Watching a bill to legalise euthanasia pass in South Australia’s Lower House proved an “emotional night” for campaigners Brett and Liz Habermann, whose son Rhys wanted access to voluntary assisted dying after being diagnosed with terminal bone cancer.
- The bill to legalise euthanasia was debated for six hours before MPs voted in favour of it
- The Habermanns are advocates for voluntary assisted dying after their son Rhys took his own life
- Rhys was 17 when he was diagnosed with bone cancer
The legislation was debated into the early hours of this morning before MPs voted 33 to 11 in favour of giving terminally-ill patients the right to end their lives with the use of a lethal drug.
Several amendments were added to the bill, which now has to go back to the Upper House to be ratified before euthanasia can be legalised.
Over the past four years, the Habermann family has been advocating for voluntary assisted dying after watching their son, Rhys, make the heart-breaking decision to take his own life rather than go through palliative care.
Rhys was just 19 years old when he made the decision — 18 months after his terminal diagnosis.
They made the decision to be with their son for those final moments, which resulted in an 18-month police investigation.
The family was eventually cleared of any involvement.
Mr and Mrs Habermann were in Parliament to see the bill pass and said they felt a sense of calm watching as it was debated.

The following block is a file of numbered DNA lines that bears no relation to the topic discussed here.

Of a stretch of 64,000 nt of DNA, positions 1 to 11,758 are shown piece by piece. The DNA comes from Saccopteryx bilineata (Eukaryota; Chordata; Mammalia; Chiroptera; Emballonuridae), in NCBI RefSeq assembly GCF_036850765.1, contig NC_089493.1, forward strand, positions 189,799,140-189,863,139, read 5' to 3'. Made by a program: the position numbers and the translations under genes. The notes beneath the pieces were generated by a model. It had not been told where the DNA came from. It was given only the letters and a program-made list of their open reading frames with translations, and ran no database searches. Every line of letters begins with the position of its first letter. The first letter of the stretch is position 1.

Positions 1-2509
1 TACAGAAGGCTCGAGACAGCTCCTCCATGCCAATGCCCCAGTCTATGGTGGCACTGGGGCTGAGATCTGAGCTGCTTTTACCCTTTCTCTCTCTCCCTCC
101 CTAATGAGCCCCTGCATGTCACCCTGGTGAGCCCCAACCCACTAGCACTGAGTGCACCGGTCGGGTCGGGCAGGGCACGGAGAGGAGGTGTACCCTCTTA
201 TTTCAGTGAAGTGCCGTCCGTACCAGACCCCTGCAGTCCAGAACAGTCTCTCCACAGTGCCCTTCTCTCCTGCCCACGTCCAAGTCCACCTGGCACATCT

“It’s bittersweet really, it’s fantastic that no other families have to go through what we did after the death of their loved one, like what we went through with Rhys — or more so the investigating afterwards,” Mrs Habermann said.
“It just gives people choice. It’s still going to be hard, but just the fact that people have a choice now — they don’t have to choose to die in horrific ways that cause massive trauma.”
Mrs Habermann said her family had received a lot of empathy from others who also supported the bill, but had also spoken to many people who were against it.
She said she was not concerned that the legalisation of euthanasia would be abused or put vulnerable people, such as the elderly, at risk.
“I can’t see that such a bill is going to make [abusing euthanasia] an even worse situation and also just the fact that they have got a choice to not use it … but at least the people that need it have got that choice now.”
The Habermanns and other supporters of the bill celebrated it passing the Lower House with a drink.
“It was an emotional night,” Mrs Habermann said.
‘Relatively superficial’ debate
Professor Ian Olver, a bioethicist and cancer researcher at the University of Adelaide, said it was disappointing the legislation had passed.
He encouraged the community to consider alternatives like palliative care and counselling first.
“You’d at least like everyone to have had access to palliative care and counselling so that their physical symptoms and psychological issues can be dealt with, but the counselling so they can explore options they have for making life with the constraints of illness as meaningful as possible,” he said.
He said the debate in Parliament was “relatively superficial” over such an important issue and “mainly based on regrettable but highly emotive cases that appeared not to have had good palliative care and counselling in many cases”.
If the bill and its amendments pass the Upper House, South Australia will become the fourth state after Victoria, Western Australia and Tasmania to make voluntary-assisted dying legal.